• when the switch is off (--i: 0), calc((1 - var(--i))*30deg) computes to (1 - 0)*30deg = 1*30deg = 30deg
  • when the switch is on (--i: 1), calc((1 - var(--i))*30deg) computes to (1 - 1)*30deg = 0*30deg = 0deg

You can see this concept illustrated below:

Animated gif. Shows how changing the switch value from 0 to 1 changes the rotation of two boxes. The first box is rotated to 30deg when the switch is off (its value is 0) and not rotated or rotated to 0deg when the switch is on (its value is 1). This means we have a rotation value of calc((1 - var(--i))*30deg), where --i is the switch value. The second box is not rotated or rotated to 0deg when the switch is off (its value is 0) and rotated to 30deg when the switch is on (its value is 1). This means we have a rotation value of calc(var(--i)*30deg), with --i being the switch value.
Switching between a zero and a non-zero value (live demo, no Edge support due to calc() not working for angle values)

For the particular case of the loader, we use HSL values for border-color and background-color. HSL stands for hue, saturation, lightness and can be best represented visually with the help of a bicone (which is made up of two cones with the bases glued together).

Two cones with their bases glued together in the middle, one vertex pointing down and one up. The hue is cyclic, distributed around the central (vertical) axis of the bicone. The saturation axis goes horizontally from the central axis towards the surface of the bicone - it's 0% right on the axis and 100% right on the surface. The lightness axis goes vertically from the black vertex to the white one - it's 0% at the black vertex and 100% at the white vertex.
HSL bicone.

The hues go around the bicone, being equivalent to 360° to give us a red in both cases.

Shows the red being at 0° (which is equivalent to 360° since the hue is cyclic), the yellow at 60°, the lime at 120°, the cyan at 180°, the blue at 240° and the magenta at 300°.
Hue wheel.

The saturation goes from 0% on the vertical axis of the bicone to 100% on the bicone surface. When the saturation is 0% (on the vertical axis of the bicone), the hue doesn’t matter anymore; we get the exact same grey for all hues in the same horizontal plane.

The “same horizontal plane” means having the same lightness, which increases along the vertical bicone axis, going from 0% at the black bicone vertex to 100% at the white bicone vertex. When the lightness is either 0% or 100%, neither the hue nor the saturation matter anymore – we always get black for a lightness value of 0% and white for a lightness value of 100%.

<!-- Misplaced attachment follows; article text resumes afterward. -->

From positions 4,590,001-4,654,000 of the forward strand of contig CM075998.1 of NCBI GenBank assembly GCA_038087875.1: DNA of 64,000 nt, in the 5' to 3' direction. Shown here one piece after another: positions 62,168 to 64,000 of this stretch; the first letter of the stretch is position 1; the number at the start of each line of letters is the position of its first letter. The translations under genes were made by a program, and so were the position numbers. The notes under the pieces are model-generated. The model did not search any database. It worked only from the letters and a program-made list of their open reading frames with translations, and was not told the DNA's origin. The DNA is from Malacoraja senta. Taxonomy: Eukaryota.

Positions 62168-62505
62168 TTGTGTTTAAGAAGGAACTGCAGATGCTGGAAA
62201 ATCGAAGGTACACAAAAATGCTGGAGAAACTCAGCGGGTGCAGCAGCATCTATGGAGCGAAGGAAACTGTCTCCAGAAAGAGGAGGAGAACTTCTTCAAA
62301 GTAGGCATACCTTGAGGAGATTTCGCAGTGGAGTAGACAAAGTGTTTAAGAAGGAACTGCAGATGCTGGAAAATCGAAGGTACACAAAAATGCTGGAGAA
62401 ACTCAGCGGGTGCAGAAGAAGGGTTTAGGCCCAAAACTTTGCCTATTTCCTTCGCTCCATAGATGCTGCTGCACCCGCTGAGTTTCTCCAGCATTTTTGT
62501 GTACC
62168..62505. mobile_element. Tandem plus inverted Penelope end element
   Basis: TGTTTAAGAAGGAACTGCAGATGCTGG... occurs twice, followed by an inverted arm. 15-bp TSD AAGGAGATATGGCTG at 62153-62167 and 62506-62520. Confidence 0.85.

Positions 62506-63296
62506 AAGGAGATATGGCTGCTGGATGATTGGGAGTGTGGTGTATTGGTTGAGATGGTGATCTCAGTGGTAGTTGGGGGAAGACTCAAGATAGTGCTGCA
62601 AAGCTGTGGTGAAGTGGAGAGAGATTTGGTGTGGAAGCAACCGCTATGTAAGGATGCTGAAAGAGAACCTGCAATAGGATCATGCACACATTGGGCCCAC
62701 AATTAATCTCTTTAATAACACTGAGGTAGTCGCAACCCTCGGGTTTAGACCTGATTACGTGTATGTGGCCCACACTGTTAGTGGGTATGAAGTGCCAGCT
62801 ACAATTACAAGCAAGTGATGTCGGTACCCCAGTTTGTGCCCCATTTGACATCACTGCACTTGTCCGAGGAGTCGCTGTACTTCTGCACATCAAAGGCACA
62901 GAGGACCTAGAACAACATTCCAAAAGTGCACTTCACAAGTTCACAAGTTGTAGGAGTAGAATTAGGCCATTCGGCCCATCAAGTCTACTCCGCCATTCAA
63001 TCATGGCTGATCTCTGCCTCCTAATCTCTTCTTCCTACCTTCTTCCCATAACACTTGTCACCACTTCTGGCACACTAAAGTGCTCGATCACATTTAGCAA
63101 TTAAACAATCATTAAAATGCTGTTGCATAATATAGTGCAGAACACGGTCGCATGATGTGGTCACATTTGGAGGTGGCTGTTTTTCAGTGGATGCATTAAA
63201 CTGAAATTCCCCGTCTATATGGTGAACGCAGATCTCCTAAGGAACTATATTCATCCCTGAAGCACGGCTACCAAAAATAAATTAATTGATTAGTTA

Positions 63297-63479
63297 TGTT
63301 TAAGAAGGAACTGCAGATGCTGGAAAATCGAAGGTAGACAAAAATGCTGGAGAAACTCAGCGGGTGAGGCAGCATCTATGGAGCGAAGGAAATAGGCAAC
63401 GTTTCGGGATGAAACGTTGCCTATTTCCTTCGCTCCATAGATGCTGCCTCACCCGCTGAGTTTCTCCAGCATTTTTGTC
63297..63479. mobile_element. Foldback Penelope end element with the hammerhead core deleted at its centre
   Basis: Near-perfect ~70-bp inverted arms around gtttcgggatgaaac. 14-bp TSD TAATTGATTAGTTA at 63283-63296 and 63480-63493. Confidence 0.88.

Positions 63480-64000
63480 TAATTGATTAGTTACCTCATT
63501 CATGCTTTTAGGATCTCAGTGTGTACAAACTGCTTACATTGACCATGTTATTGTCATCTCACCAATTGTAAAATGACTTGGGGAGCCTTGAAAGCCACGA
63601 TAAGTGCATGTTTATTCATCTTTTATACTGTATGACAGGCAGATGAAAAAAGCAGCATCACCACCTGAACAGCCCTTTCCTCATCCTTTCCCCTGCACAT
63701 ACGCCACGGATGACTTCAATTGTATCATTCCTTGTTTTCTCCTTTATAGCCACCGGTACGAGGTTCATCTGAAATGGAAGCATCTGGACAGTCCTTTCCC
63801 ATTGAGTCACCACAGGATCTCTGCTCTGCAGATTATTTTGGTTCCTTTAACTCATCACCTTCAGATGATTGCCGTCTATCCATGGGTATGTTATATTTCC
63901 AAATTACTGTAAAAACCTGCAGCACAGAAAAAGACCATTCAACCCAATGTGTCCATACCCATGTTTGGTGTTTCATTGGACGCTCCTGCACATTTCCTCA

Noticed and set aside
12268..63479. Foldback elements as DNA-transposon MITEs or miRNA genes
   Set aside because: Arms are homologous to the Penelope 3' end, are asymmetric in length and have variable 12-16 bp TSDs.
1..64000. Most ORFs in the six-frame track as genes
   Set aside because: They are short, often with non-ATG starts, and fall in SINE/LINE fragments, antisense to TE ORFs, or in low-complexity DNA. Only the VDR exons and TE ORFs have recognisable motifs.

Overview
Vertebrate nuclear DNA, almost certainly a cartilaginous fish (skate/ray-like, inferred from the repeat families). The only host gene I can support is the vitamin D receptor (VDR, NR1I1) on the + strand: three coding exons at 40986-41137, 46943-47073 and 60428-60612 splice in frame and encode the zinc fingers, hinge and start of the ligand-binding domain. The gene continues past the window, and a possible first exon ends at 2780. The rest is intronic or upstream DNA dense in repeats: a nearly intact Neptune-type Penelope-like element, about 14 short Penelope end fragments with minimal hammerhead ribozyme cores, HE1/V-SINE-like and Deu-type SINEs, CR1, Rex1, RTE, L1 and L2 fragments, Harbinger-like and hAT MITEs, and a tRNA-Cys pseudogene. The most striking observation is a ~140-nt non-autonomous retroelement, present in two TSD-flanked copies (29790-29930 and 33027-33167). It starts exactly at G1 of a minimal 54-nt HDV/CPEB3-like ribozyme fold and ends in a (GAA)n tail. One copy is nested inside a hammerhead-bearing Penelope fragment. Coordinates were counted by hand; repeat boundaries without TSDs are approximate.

Since we only need black and white for our ☯ symbol, the hue and saturation are irrelevant, so we zero them and then switch between black and white by switching the lightness between 0% and 100%.

.yin-yang {
  /* other styles that are irrelevant here */
  
  &:before, &:after {
    /* other styles that are irrelevant here */
    --i: 0;

    /* lightness of border-color when 
     * --i: 0 is (1 - 0)*100% = 1*100% = 100% (white)
     * --i: 1 is (1 - 1)*100% = 0*100% =   0% (black) */
    border: solid $d/6 hsl(0, 0%, calc((1 - var(--i))*100%));

    /* x coordinate of transform-origin when 
     * --i: 0 is 0*100% =   0% (left) 
     * --i: 1 is 1*100% = 100% (right) */
    transform-origin: calc(var(--i)*100%) 50%;

    /* lightness of background-color when 
     * --i: 0 is 0*100% =   0% (black) 
     * --i: 1 is 1*100% = 100% (white) */
    background: hsl(0, 0%, calc(var(--i)*100%));

    /* animation-delay when
     * --i: 0 is 0*-$t = 0s 
     * --i: 1 is 1*-$t = -$t */
    animation: s $t ease-in-out calc(var(--i)*#{-$t}) infinite alternate;
  }
	
  &:after { --i: 1 }
}

Note that this approach doesn’t work in Edge due to the fact that Edge doesn’t support calc() values for animation-delay.

But what if we want to have a non-zero value when the switch is off (--i: 0) and another different non-zero value when the switch is on (--i: 1)?

Switching between two non-zero values

Let’s say we want an element to have a grey background (#ccc) when the switch is off (--i: 0) and an orange background (#f90) when the switch is on (--i: 1).

The first thing we do is switch from hex to a more manageable format such as rgb() or hsl().

We could do this manually either by using a tool such as Lea Verou’s CSS Colors or via DevTools. If we have a background set on an element we can cycle through formats by keeping the Shift key pressed while clicking on the square (or circle) in front of the value in DevTools. This works in both Chrome and Firefox, though it doesn’t appear to work in Edge.